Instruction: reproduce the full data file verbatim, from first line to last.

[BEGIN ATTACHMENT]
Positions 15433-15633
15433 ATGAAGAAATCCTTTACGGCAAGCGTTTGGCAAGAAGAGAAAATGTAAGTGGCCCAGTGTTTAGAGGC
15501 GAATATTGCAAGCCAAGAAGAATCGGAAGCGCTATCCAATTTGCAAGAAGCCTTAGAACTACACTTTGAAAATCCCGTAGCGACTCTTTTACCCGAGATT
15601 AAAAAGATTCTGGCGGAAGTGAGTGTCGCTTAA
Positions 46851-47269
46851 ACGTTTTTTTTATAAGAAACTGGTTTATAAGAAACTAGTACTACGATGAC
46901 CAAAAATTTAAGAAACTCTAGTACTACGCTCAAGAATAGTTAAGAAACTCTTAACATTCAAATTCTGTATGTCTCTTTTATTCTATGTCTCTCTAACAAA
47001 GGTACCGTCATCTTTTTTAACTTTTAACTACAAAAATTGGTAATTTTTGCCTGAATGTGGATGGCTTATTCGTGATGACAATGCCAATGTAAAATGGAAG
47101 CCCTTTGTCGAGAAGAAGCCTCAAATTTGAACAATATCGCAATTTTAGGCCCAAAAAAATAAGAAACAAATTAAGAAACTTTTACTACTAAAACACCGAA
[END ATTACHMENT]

Positions 15433-15633
15433 ATGAAGAAATCCTTTACGGCAAGCGTTTGGCAAGAAGAGAAAATGTAAGTGGCCCAGTGTTTAGAGGC
15501 GAATATTGCAAGCCAAGAAGAATCGGAAGCGCTATCCAATTTGCAAGAAGCCTTAGAACTACACTTTGAAAATCCCGTAGCGACTCTTTTACCCGAGATT
15601 AAAAAGATTCTGGCGGAAGTGAGTGTCGCTTAA
Positions 46851-47269
46851 ACGTTTTTTTTATAAGAAACTGGTTTATAAGAAACTAGTACTACGATGAC
46901 CAAAAATTTAAGAAACTCTAGTACTACGCTCAAGAATAGTTAAGAAACTCTTAACATTCAAATTCTGTATGTCTCTTTTATTCTATGTCTCTCTAACAAA
47001 GGTACCGTCATCTTTTTTAACTTTTAACTACAAAAATTGGTAATTTTTGCCTGAATGTGGATGGCTTATTCGTGATGACAATGCCAATGTAAAATGGAAG
47101 CCCTTTGTCGAGAAGAAGCCTCAAATTTGAACAATATCGCAATTTTAGGCCCAAAAAAATAAGAAACAAATTAAGAAACTTTTACTACTAAAACACCGAA